The Quality of Mercy by Barbara Ardinger

The quality of mercy is not strained;
It droppeth as the gentle rain from heaven
Upon the place beneath. It is twice blest;
It blesseth him that gives and him that takes…

This speech (Act IV, scene 1) from The Merchant of Venice, given by Portia in disguise as a boy lawyer (and Bassanio doesn’t even recognize her!), may be one of Shakespeare’s most famous. In the play, as we know, Shylock, a Jewish moneylender, and Antonio, a merchant waiting for his ships to come in, make a bargain, one part of which is that if Antonio doesn’t pay on time, Shylock gets to collect one pound of his flesh. Antonio’s ships don’t come in, the case is taken before the Duke of Venice, and Portia appears in disguise to solve the legal issues. She goes immediately to Shylock and speaks this speech to him.

Portia, The Merchant of Venice Act IV, sc. 1, Royal Shakespeare Company production

“Mercy,” she continues,
[I]s an attribute to God himself;
And earthly power doth then show likest God’s
When mercy seasons justice. Therefore, Jew,
Though justice be thy plea, consider this,
That, in the course of justice, none of us
Should see salvation: we do pray for mercy;
And that same prayer doth teach us all to render
The deeds of mercy.

Why am I quoting Shakespeare again? Folks, just look around. We’re a month from the 2020 election. Listen to the TV news (though I suggest that we do not listen to The Faux News Channel). Watch a few of the Zoom rallies. Read the blogs, the social media posts, the newspapers. Listen to the speeches by the presidential candidates and by candidates for seats in the Senate and House of Representatives. Pay attention to what these politicians old and new are saying this month.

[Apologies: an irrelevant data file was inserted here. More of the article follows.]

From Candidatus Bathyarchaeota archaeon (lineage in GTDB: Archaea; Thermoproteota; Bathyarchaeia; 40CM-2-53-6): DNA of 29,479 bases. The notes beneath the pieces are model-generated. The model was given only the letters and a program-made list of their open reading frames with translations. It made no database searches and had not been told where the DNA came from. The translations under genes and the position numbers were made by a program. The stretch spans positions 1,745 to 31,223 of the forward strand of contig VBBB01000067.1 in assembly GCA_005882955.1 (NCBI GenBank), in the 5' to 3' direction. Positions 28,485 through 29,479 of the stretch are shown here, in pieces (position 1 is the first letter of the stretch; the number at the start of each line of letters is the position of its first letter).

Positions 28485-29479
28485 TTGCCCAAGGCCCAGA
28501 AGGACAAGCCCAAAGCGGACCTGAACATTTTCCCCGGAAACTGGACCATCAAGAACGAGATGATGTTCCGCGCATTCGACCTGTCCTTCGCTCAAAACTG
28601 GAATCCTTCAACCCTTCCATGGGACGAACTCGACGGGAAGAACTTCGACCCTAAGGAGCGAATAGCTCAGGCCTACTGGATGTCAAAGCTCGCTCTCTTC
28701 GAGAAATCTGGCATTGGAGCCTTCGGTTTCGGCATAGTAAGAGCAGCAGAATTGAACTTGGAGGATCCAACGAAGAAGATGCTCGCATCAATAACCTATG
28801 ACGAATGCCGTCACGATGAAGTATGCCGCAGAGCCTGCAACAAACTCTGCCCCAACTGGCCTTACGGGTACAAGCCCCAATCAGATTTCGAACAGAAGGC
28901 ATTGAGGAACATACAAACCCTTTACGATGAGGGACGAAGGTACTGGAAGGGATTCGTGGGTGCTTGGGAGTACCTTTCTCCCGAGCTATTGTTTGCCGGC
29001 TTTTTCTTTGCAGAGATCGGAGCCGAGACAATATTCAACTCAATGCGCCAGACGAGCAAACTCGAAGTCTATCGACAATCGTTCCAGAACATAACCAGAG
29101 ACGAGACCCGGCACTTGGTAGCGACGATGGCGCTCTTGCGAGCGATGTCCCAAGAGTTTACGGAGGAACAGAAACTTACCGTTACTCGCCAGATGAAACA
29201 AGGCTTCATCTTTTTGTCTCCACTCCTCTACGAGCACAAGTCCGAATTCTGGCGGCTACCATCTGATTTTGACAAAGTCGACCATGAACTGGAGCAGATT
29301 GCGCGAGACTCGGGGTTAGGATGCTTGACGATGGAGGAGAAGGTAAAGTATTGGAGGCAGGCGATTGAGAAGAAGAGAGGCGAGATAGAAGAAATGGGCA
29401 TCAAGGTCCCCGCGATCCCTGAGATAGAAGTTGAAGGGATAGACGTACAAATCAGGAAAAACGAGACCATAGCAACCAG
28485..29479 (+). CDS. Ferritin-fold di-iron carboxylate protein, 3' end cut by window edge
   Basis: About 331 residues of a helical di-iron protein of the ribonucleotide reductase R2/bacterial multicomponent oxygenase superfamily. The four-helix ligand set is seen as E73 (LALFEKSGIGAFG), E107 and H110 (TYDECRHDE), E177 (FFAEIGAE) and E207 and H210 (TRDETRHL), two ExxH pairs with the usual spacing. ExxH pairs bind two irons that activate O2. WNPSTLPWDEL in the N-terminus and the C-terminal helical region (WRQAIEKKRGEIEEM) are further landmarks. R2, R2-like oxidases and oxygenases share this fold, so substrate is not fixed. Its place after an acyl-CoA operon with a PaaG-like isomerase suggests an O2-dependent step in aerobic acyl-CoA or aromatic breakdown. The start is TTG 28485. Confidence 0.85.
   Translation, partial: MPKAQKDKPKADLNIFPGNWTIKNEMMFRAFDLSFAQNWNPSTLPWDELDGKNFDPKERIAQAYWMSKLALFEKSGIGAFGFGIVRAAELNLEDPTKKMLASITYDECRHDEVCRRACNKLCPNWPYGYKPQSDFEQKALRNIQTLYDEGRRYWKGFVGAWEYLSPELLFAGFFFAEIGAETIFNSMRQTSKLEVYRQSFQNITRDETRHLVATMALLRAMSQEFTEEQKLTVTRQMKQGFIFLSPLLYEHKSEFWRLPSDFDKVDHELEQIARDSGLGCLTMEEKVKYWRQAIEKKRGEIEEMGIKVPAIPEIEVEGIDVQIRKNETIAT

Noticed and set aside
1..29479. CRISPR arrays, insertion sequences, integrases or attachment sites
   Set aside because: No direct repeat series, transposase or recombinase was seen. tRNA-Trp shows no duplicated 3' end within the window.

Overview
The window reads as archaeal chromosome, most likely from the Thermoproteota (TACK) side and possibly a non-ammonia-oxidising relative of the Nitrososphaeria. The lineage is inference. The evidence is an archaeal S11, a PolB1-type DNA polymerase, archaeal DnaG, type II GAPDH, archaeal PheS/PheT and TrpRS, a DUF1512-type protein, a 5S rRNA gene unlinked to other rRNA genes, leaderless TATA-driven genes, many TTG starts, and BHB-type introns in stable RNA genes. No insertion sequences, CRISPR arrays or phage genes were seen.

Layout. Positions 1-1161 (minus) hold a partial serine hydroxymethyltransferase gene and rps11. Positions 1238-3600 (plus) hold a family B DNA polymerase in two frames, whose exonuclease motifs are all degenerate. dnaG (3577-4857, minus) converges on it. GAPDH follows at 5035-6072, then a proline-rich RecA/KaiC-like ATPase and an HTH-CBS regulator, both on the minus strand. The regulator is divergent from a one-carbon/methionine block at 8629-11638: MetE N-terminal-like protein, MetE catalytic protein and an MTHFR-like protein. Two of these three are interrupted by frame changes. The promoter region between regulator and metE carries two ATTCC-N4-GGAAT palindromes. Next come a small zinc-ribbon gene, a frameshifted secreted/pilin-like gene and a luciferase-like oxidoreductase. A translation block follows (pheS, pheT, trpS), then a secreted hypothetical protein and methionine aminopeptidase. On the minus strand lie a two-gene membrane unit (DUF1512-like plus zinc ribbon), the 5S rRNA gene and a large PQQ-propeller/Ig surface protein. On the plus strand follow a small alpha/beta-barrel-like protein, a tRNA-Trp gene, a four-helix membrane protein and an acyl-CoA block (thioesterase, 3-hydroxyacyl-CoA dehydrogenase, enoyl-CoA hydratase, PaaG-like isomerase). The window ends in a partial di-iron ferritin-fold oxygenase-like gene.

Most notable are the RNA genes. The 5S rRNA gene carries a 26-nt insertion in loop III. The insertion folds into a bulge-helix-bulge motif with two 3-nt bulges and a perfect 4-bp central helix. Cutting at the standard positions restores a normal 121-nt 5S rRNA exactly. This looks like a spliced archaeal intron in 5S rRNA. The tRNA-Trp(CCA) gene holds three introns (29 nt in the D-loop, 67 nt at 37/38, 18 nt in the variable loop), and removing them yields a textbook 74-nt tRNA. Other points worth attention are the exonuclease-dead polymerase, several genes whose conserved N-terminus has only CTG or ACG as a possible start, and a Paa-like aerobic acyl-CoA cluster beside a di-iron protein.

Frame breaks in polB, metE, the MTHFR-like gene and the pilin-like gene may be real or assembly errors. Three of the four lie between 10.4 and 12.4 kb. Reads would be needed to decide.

Are we hearing anything about the quality of mercy? Anything merciful? As I’m writing this in late August, denial is filling the air, making it harder for us to (at least metaphorically) breathe freely. The pandemic is getting worse, not better. We’re still out of work, our unemployment “benefits” are chancy, and our families are still hungry. Some of our children are being sent back into classrooms without masks or other protections. There’s still no live theater, no live concerts, no sports with fans in the stands. Idiots are gathering in protests and rallies and raucous parties and not wearing masks or social distancing or showing any care for anything but what they think is “correct” or fun. (I wonder if any of these folks have ever heard the word “mercy.”) We’ve been listening to too many people expressing misogyny, systemic racism, xenophobia, selfishness, and stupidity. The Orange T. Rex is still imitating his mentor, Roy Cohn (the most unmerciful human being that ever lived): he’s lying, attacking truth-tellers and reporters, and showing his ignorance of science, reality, and everything else.